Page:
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The Cadogan Clinic is currently offering a reduced service in light of the government's January lockdown guidelines.

All of our services will be delivered in line with the UK government's social distancing measures and fully compliant with all PPE guidance from Public Health England and NHS England.

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A bunion is a common foot condition that affects around 15% of women in the UK. It is a bony bump that develops due to an abnormaly aligned foot bone. They are more prevalent in women than men, due to female footwear choices. Bunions, which are medically termed hallux valgus, are thought to be hereditary and exasperated by wearing high heels or uncomfortable, ill-fitting shoes. Other medical conditions can also trigger bunions, so getting medical advice is always recommended.

Bunions develop gradually. The big toe leans towards the second toe due to the pressure exerted on the joint of the big toe. This causes a change in the bone structure resulting in a bunion. Some people find it difficult to wear shoes due to this deformity.

Factors such as foot injuries and congenital deformities are likely to cause the development of bunions. Some inflammatory types of arthritis are associated with bunions.

People who wear high heels and those with inherited foot defects are at higher risk of developing bunions. You are also more susceptible to bunions if you wear tight-fitting shoes.

The main sign of a bunion is a bony bump at the base of the big toe which points towards the other toes. Bunions can alter the shape of your foot, which may make it difficult for shoes to fit properly and in severe cases, they can affect the way you walk. They can be very painful and due to the bunion rubbing against shoes, they can also cause calluses and sore skin and may even cause overlapping of the big toe and second toe.

Other symptoms of a bunion include inflammation, redness, persistent pain and formation of a callus on the bump. A bunion can also cause soreness, and restricting movement of the big toe.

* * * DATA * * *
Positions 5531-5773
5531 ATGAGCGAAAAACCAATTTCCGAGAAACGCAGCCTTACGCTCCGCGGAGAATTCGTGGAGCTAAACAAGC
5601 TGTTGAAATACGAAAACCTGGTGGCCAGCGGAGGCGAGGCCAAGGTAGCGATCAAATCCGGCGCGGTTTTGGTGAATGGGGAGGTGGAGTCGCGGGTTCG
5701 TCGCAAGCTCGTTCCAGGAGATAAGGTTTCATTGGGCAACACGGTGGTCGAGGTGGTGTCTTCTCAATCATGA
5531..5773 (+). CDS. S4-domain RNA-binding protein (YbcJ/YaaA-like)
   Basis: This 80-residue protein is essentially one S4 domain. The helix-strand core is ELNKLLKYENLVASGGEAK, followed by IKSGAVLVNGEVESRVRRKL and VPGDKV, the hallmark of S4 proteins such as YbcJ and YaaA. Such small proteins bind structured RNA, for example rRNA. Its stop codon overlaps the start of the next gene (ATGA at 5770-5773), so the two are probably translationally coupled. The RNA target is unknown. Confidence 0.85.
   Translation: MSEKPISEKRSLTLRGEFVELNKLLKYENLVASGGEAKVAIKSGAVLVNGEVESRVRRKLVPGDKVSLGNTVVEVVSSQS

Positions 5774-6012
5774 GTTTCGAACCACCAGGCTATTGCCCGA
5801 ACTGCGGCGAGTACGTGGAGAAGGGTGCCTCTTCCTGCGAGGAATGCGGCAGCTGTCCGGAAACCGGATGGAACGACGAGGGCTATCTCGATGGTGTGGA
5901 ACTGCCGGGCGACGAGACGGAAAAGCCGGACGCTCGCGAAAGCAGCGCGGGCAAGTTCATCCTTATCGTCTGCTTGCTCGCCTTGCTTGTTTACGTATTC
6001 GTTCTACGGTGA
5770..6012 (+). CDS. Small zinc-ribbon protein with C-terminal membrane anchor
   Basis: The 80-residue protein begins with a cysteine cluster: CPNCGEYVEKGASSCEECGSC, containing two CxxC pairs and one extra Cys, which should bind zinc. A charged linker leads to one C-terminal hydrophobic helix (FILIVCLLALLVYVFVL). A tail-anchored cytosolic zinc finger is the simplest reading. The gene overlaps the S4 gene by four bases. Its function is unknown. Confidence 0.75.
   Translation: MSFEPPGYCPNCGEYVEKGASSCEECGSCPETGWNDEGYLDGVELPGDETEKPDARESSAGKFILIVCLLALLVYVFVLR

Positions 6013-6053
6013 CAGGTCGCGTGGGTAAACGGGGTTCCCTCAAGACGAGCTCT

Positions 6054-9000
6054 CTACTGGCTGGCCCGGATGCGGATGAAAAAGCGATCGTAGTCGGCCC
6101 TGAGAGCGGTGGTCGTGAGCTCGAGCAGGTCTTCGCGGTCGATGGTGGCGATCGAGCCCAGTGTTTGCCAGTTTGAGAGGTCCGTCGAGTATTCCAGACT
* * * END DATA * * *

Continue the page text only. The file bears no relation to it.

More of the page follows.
You should see a podiatric specialist if you experience persistent pain in the foot, a bump on the toe and decreased toe movement.

The specialist will examine the foot and take a detailed history and physical examination followed by an x-ray may be recommended. There are many surgical procedures that will help permanently resolve the problem including the latest minimally invasive techniques. The surgeon will attempt to resolve both the symptoms and appearance of the foot by straightening the toe and narrowing the overall width.

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Of course, we use the very latest technology. But our real skill is in knowing how and when to use it to suit each individual patient.


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This month Cadogan Clinic consultants feature in Glamour Magazine and The Strategist discussing facial oils and skin issues related to face masks, whilst Clinic Founder Mr Bryan Mayou discusses post-lockdown trends in the plastic surgery market and a faster than expected rebound for the sector

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